DAVE REZNICK IS TOO YOUNG FOR A HALL OF FAME!
But the Washington Business Hall of Fame just announced its luminous 2007 Laureates and Dave will be inducted in November, together with Carlyle founder David Rubenstein, MedStar CEO Jon McDaniel, impresario Vernon Jordan, and Dewberry Engineering founder Sid Dewberry. (It’s Nov. 27 at the Marriott Wardman Park, put on by Washingtonian magazine and the Greater Washington Board of Trade for the benefit of Junior Achievement. This is a brazen plug; I chaired it several years ago and think it’s the best business event of the year.)
We all know the name Reznick—Bethesda based accounting firm with 1,400 employees, by far the biggest locally based accounting firm, started from just 8 employees 30 years ago. [And, yes, a Bisnow sponsor.] But do you know that founder Dave Reznick is really a big deal real estate guy, and as active as ever? Got his start in affordable housing, and built it into a nationally recognized accounting specialty—and a wedge into multifamily, tax credits, and syndication structuring. Today 60% of the firm’s work is real estate of all kinds.
Dave’s a local yokel—his parents literally had a mom and pop grocery store on 15th and Fuller near Meridian Hill Park. Key unknown fact: He learned how to be butcher in the process; even today, his wife buys whole chickens and hands him a cleaver.
Other strange fact: he’s got a thing about trucks, as this picture outside his office suggests. His parents wanted him to be a doctor, dentist, or at least a pharmacist. But his counselor at Roosevelt High said, “You don’t have the grades,” and suggested he consider becoming a cross country truck driver. He even got some practice at it—in 1961, piloting a tractor trailer that ferried 60 troops around Fort Campbell, Ky, when he served a year in the Army.
Speaking of high school, above with Dave is his high school buddy, Ivan Silverman, who’s been working with him since 1965. You think that’s long? Not pictured is Dave’s friend from 2nd grade, Stu Fedder, who was in business with him even longer (but has retired). By 5th grade Dave and Stu had decided they would work together someday. Sure enough, they both went to the University of Maryland, after which Dave joined Stu’s accounting firm but remembers that he got only $70 a week to Stu’s $75. These guys were so close that when former National Security Adviser Bud McFarlane, an elementary school classmate, saw Dave and his wife at the Kennedy Center several decades later, his first question was, “How’s Stu Fedder?”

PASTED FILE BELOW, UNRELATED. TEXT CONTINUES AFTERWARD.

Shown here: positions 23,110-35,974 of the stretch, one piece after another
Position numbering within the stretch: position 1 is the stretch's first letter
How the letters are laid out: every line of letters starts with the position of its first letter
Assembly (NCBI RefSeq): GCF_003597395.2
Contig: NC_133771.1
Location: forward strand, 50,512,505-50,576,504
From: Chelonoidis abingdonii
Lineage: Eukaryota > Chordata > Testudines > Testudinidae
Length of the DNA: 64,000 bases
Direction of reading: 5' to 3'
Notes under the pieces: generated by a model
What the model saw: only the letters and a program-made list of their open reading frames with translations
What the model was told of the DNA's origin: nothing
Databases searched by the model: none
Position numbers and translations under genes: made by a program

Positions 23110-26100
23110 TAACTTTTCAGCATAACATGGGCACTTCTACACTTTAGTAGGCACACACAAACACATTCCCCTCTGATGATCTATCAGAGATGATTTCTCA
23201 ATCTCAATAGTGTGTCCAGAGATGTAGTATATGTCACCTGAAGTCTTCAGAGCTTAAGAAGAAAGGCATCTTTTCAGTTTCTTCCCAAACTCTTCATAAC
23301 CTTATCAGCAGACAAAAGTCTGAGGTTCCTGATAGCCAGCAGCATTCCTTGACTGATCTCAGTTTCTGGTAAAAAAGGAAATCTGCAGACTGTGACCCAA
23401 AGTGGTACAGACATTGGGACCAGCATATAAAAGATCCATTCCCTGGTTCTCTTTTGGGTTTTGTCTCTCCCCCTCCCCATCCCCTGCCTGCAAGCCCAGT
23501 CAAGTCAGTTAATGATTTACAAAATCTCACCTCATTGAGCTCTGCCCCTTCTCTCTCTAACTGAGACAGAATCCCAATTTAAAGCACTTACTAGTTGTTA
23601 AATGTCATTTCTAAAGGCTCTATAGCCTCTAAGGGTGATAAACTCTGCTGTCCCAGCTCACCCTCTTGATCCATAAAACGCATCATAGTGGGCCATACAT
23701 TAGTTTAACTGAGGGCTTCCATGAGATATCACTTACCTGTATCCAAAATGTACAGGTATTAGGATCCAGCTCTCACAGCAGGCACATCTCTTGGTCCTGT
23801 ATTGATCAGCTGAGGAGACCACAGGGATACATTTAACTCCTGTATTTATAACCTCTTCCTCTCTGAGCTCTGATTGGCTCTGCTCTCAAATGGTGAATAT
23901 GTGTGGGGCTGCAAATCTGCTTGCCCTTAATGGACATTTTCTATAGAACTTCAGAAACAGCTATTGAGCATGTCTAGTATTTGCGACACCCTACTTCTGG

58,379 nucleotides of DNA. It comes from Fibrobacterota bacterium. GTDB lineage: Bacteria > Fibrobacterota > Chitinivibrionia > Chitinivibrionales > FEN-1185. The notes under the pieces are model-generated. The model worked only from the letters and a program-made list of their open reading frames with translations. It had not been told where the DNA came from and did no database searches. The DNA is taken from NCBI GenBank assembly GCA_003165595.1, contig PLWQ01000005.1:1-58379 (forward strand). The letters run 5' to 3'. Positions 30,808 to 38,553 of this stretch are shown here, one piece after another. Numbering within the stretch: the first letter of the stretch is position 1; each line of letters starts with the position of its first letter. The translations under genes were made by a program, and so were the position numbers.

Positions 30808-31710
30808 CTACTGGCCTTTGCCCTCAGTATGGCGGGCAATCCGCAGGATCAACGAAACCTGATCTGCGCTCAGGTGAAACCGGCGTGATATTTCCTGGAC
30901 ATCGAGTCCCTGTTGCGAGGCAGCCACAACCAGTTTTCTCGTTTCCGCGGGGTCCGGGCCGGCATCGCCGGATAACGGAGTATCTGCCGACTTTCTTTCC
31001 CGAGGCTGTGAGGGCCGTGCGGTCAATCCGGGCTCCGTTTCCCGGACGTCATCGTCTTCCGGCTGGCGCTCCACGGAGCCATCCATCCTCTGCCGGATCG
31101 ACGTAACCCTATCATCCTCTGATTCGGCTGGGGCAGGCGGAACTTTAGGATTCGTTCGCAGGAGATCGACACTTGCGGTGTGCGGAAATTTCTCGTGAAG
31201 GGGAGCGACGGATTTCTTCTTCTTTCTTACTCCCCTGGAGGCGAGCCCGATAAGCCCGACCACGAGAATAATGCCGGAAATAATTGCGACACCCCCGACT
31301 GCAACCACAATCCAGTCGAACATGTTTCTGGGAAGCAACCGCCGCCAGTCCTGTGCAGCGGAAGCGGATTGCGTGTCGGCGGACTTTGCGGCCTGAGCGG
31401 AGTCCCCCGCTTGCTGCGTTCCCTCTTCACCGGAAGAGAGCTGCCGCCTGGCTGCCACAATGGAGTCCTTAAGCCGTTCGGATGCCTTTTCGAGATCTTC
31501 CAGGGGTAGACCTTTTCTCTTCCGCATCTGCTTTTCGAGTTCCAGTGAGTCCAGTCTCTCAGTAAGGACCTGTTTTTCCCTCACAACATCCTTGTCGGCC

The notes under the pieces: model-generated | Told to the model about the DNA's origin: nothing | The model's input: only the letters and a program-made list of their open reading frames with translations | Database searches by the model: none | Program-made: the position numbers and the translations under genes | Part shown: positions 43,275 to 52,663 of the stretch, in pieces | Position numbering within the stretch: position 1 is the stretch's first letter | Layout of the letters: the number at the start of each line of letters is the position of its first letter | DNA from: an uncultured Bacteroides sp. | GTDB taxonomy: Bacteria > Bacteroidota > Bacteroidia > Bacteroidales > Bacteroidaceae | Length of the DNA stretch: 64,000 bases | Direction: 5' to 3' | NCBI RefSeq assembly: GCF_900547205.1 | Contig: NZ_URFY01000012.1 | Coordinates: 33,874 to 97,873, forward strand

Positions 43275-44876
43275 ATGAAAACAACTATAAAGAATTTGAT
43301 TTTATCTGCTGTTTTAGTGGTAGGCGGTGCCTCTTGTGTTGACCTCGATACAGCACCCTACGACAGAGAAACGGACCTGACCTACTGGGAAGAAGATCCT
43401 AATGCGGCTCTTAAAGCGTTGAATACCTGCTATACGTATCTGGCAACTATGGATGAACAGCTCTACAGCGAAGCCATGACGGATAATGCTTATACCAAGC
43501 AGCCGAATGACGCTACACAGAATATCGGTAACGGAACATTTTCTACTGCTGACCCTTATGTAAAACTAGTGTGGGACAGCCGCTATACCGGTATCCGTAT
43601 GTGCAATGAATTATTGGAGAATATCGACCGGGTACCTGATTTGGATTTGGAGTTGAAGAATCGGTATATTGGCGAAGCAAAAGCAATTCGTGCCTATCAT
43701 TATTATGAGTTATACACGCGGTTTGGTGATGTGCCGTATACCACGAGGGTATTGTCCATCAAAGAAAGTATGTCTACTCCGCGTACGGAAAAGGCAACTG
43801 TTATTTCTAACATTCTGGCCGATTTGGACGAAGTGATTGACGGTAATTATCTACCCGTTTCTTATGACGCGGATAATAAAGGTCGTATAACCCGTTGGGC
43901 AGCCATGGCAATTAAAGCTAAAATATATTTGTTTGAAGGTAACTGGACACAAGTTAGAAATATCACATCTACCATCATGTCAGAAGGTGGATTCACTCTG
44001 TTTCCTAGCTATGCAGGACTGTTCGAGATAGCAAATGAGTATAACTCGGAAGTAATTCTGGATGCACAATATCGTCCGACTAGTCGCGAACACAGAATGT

In 1961, Dave went to work for Herb Ziger, who would become his great mentor, and by 1967 the firm was renamed Ziger Reznick & Fedder. Dave got his name better placed because he ordered the sign, but even when Stu found out, they decided not to change because it would cost $100. In 1973 it merged into Alexander Grant, which later became Grant Thornton. He and Stu left in 1977 and started Reznick Fedder & Silverman, which five years ago—in this age of Madonna and Skadden—morphed into the simply named Reznick Group.
Dave is one jolly guy—always smiling, and here putting one of his assistants in hysterics. Probably saying something sarcastic about the photographer.
How did he get into affordable housing? He was introduced in his first job to Sam Gorlitz and Dan Lyons (who later co-founded Federal Realty Investment Trust). They had a parcel in Landover they were finding difficult to develop and asked him to research HUD interest-rate subsidies. He became an expert, gained a knowledge of other tax shelters, and started getting calls from lawyers and mortgagees. Does he still know how to do this? Of course: When we were talking with him, he had just been on the phone about cost certifications for a HUD insured multifamily property. He continues to feel the specialty has allowed him not just to help clients, but to help America.
Yes, he’s active in the community (eg, Muscular Dystrophy), but here’s some final fun facts about the grandfather of seven you might not find in an official bio: He loves to “wander” around streets of cities he visits. He likes jazz—went to New Orleans in April for a jazz fest—and country (Hank Williams, Ricky Skaggs, Kris Kristofferson). He loves BBQ ribs but also California carbernet and Tuscany brunello (he has a 600 bottle cellar). And ready for this? He’s big into NASCAR – just took his 7-year old grandson to a race in New Hampshire. In short, Dave’s got enough energy he could still become that cross country truck driver.